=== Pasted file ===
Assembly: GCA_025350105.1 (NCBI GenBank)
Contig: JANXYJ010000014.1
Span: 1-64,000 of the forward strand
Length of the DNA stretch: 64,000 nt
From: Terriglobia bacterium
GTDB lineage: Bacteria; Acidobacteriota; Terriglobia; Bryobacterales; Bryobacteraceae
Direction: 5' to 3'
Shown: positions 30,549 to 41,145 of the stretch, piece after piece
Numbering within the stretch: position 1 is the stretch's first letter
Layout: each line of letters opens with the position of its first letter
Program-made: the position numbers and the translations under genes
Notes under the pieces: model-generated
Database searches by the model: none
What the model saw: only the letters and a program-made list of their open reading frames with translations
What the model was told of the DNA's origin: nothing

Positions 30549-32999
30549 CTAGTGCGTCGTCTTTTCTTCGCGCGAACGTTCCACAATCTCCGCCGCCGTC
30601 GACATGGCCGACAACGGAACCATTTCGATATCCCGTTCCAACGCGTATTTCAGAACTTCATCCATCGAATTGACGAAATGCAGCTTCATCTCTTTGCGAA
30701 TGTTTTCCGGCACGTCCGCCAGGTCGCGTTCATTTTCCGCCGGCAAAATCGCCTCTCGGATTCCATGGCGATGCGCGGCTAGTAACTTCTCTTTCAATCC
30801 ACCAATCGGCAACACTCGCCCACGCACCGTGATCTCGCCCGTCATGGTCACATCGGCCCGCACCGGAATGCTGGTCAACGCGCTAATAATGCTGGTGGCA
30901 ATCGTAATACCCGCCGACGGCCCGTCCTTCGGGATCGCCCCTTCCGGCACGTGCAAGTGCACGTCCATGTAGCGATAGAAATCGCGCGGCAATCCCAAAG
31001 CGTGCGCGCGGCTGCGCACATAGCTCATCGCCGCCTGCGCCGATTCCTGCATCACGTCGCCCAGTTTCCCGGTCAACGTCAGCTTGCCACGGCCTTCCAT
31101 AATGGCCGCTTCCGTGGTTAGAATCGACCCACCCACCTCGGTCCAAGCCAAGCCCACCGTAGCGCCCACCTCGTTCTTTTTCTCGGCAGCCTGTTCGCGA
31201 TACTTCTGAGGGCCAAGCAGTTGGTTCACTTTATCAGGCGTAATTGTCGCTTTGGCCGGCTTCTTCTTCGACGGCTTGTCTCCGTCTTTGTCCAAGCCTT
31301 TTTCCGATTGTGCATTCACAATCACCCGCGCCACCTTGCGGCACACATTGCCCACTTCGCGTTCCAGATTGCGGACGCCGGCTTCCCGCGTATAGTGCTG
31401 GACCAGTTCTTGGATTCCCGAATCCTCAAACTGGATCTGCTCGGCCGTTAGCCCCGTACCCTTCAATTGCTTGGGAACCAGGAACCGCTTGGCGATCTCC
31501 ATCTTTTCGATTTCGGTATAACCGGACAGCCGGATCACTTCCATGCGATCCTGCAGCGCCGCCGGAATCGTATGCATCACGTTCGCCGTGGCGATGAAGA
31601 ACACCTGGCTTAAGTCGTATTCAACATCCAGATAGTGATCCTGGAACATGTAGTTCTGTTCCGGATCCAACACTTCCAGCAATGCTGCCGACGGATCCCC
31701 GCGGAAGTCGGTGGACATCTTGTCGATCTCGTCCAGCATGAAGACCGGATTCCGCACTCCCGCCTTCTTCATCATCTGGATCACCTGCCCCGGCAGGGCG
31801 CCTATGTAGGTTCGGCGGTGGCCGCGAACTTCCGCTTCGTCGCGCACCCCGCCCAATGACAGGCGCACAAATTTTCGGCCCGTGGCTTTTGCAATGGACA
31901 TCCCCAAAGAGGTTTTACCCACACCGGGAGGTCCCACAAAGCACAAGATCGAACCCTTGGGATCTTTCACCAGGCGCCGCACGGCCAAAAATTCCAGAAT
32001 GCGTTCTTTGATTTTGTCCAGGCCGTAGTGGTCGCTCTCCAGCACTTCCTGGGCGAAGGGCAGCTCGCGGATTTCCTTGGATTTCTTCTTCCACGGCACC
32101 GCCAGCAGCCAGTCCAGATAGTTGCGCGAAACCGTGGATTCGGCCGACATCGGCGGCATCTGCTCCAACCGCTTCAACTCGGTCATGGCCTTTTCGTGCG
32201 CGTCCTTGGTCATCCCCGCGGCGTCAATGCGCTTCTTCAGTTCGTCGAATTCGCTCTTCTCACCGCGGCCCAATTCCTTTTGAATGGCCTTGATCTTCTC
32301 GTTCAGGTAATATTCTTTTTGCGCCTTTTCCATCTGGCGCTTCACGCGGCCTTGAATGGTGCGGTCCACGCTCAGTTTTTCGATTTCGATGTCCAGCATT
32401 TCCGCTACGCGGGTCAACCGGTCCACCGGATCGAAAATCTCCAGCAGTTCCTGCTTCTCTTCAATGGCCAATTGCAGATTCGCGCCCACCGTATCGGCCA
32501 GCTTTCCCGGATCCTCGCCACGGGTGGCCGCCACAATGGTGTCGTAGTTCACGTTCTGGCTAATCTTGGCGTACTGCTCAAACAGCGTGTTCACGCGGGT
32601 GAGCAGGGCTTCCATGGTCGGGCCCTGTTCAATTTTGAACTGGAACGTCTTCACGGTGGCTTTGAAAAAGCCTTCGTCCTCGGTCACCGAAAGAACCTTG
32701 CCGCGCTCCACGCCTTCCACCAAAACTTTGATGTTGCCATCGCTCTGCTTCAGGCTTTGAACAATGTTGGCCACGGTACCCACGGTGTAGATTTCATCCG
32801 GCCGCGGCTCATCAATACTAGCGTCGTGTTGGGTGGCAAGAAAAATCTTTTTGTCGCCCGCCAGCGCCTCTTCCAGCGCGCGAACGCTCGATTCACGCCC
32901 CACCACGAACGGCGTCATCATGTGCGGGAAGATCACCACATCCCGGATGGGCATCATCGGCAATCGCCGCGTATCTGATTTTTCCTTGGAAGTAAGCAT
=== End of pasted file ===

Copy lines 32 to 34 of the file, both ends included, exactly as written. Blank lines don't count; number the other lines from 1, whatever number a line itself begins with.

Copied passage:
32001 GCGTTCTTTGATTTTGTCCAGGCCGTAGTGGTCGCTCTCCAGCACTTCCTGGGCGAAGGGCAGCTCGCGGATTTCCTTGGATTTCTTCTTCCACGGCACC
32101 GCCAGCAGCCAGTCCAGATAGTTGCGCGAAACCGTGGATTCGGCCGACATCGGCGGCATCTGCTCCAACCGCTTCAACTCGGTCATGGCCTTTTCGTGCG
32201 CGTCCTTGGTCATCCCCGCGGCGTCAATGCGCTTCTTCAGTTCGTCGAATTCGCTCTTCTCACCGCGGCCCAATTCCTTTTGAATGGCCTTGATCTTCTC